Sporting Kansas City played a decent first half Saturday at the Chicago Fire.
Bobby Convey notched his first goal of the season with a one-timer that was set up nicely by Roger Espinoza’s cut back cross and KC went to the locker room at the half up on the home side 1-0.
The second half was a completely different story. By the time the final whistle blew, Sporting had conceded a penalty, been shown a red card, and saw one of its alleged leaders attempt a fancy juggle inside his own 6 yard box which resulted in the go ahead Chicago goal.
Yeah, total nightmare.
So after starting the season 7-0, KC now sits at 7-3. Sure, the results have been disappointing, but more troubling has been Sporting’s play of late.
Again the defense got caught napping which allowed a Chicago attacker to get in behind them. Just like last game, Aurelien Collin made a last gasp sliding tackle that may have been unnecessary due to the poor angle. And just like last game, the tackle may actually have been clean. And just like last game, the ref signaled for a penalty.
But that’s not the point.
The point is that when the attacking player feels contact on a breakaway in the box, he’s going to go down. And the ref is almost certainly going to blow the whistle. Collin should know these things, yet he continues to make the same mistakes.
A few minutes after Chicago buried the penalty to tie the game, KC’s Espinoza went airborne and struck Chicago’s Sebastian Grazzini in the face with a fore arm, which resulted in a straight red. The Sporting bench protested vigorously, and continued to show their displeasure with the call after the game.
"I can’t comment on the penalty kick, but the red card is not a red card," complained KC boss Peter Vermes. "Two years now here, in a row, we come here and we have two red cards which aren’t red cards, which completely changes the outcome of the game."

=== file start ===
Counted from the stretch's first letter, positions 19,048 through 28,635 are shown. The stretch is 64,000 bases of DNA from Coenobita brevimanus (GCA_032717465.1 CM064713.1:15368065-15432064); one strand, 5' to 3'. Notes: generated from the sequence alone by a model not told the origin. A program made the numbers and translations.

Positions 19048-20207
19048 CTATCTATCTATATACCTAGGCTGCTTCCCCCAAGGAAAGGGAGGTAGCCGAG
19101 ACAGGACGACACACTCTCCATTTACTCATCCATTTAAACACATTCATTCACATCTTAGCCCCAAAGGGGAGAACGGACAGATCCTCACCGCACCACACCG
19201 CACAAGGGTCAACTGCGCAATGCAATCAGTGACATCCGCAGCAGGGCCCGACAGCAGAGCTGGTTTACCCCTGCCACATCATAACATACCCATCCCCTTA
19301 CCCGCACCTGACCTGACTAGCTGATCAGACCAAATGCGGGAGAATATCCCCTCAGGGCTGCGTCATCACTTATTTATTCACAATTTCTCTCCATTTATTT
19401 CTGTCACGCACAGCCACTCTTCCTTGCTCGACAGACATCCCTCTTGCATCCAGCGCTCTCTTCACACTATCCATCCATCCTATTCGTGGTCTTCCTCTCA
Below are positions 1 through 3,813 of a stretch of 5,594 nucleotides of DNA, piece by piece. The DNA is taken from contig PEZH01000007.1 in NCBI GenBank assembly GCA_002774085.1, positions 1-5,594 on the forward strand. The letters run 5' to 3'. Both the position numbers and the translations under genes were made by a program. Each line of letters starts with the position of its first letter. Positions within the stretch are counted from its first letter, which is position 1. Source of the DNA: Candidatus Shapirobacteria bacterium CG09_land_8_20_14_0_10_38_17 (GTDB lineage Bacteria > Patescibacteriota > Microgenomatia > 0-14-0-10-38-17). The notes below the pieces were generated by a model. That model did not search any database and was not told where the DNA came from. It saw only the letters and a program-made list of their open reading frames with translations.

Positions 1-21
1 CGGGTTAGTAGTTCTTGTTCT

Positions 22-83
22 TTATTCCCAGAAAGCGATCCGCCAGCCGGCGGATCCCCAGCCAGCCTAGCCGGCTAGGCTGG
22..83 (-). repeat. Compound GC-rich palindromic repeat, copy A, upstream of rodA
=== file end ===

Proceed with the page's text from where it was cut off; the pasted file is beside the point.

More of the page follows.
After Roger was sent off things REALLY deteriorated.
KC looked aimless and ineffective as they tried to just hold on for dear life and escape Chicago with at least one point. Then one of the most careless and baffling plays I’ve seen in quite a while occurred to stab KC in the collective heart.
Kei Kamara tracked back into his own goal box – a good thing for sure, especially when you’re playing a man down. A high ball was served into the box and Kei attempted to bring the ball down. But rather than clearing the ball, Kei swiveled, popped the ball up on his knee and attempted a more difficult clearance.
You can guess what happened next.
A Chicago attacker swooped in, stole the ball, and touched it across the goal mouth to an onrushing Dom Oduro. Oduro slid the ball into KC’s net putting Chicago up 2-1 for good, and leaving Jimmy Nielsen and the rest of the Sporting defensive line shaking their heads.
"On the second goal, mistake on Kei," said Vermes. "He should have cleared it and heads up to their player for making a quick play that we could have easily cleared it, and we would have been out of there with no problem.”
I can’t believe Vermes didn’t bench Kei right then and there. That play was simply unacceptable in my book.
Instead, Vermes directed copious amounts of venom at the ref, who was centering his first MLS game.
"The referee is there to ref the game, not to be part of the show," said Vermes. "And today, that’s what he made himself. He made himself part of the show. And that’s disappointing, because players, they work hard, they are the ones who are the entertainers on the field, not him, and unfortunately that’s what the game was like today. He changed the game.”
While the officiating in MLS is nothing if not wildly inconsistent, those are some harsh and pointed words from Vermes. But the bottom line is that KC has dropped 3 in a row now, they aren’t scoring goals lately, and they’ve been breaking down defensively.
KC needs to focus on the things they can control- like defensive shape, like finding some offensive creativity – and get back their winning mentality that was so present early on this season.